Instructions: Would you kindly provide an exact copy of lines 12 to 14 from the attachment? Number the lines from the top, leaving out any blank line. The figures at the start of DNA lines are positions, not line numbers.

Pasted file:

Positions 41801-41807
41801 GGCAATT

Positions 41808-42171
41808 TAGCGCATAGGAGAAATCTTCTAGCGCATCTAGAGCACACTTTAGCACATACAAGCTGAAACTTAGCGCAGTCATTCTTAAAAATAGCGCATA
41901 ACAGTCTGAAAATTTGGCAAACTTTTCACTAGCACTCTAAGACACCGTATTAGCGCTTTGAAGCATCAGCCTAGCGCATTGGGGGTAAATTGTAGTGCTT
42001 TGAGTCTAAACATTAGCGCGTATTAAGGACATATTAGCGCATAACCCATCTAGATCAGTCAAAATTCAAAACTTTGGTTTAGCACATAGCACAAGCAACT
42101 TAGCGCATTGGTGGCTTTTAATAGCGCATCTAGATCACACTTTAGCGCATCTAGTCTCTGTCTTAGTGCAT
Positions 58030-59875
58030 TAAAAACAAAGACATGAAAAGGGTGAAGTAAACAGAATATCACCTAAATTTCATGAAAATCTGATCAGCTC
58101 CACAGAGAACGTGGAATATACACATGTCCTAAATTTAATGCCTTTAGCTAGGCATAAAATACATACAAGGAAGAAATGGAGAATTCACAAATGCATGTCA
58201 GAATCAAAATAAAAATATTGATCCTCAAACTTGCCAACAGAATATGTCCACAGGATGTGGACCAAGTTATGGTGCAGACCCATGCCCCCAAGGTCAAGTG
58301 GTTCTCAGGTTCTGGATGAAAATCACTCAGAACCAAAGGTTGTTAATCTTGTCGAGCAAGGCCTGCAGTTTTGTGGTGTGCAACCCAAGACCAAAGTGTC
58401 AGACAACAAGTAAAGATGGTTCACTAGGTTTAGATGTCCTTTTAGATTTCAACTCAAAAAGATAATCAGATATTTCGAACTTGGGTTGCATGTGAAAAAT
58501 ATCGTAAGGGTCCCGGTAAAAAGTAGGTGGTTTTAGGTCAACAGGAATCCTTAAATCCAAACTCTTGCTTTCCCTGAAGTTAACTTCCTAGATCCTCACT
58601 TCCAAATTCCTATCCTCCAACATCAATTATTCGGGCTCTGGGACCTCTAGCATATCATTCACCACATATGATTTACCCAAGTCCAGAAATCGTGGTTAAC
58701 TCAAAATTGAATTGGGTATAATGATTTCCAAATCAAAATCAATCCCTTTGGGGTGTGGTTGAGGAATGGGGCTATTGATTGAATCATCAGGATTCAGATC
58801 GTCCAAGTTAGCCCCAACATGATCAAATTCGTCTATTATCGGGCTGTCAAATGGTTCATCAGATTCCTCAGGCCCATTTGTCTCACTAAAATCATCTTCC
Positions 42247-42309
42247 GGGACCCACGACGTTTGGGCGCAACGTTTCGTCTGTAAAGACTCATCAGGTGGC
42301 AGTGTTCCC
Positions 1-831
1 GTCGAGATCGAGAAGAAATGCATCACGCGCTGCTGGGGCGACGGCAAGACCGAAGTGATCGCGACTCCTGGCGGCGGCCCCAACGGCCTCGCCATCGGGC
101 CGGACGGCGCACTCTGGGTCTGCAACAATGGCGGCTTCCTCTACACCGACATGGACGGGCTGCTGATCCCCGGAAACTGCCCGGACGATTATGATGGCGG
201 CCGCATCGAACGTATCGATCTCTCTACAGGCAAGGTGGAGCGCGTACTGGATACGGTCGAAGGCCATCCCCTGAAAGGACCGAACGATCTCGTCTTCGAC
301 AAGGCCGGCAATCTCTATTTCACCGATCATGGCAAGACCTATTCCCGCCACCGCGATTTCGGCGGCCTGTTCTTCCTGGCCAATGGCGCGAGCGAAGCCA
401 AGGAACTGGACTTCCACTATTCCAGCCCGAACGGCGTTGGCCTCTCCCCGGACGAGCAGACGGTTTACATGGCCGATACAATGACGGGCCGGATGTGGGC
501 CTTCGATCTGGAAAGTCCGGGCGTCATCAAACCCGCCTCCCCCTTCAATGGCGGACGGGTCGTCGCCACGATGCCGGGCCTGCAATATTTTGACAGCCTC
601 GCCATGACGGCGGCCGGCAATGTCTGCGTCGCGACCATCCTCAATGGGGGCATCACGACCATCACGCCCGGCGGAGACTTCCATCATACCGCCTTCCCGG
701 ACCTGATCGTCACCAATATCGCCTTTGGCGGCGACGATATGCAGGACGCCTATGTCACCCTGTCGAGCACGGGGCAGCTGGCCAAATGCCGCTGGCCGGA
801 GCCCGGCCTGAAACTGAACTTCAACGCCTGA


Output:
58301 GTTCTCAGGTTCTGGATGAAAATCACTCAGAACCAAAGGTTGTTAATCTTGTCGAGCAAGGCCTGCAGTTTTGTGGTGTGCAACCCAAGACCAAAGTGTC
58401 AGACAACAAGTAAAGATGGTTCACTAGGTTTAGATGTCCTTTTAGATTTCAACTCAAAAAGATAATCAGATATTTCGAACTTGGGTTGCATGTGAAAAAT
58501 ATCGTAAGGGTCCCGGTAAAAAGTAGGTGGTTTTAGGTCAACAGGAATCCTTAAATCCAAACTCTTGCTTTCCCTGAAGTTAACTTCCTAGATCCTCACT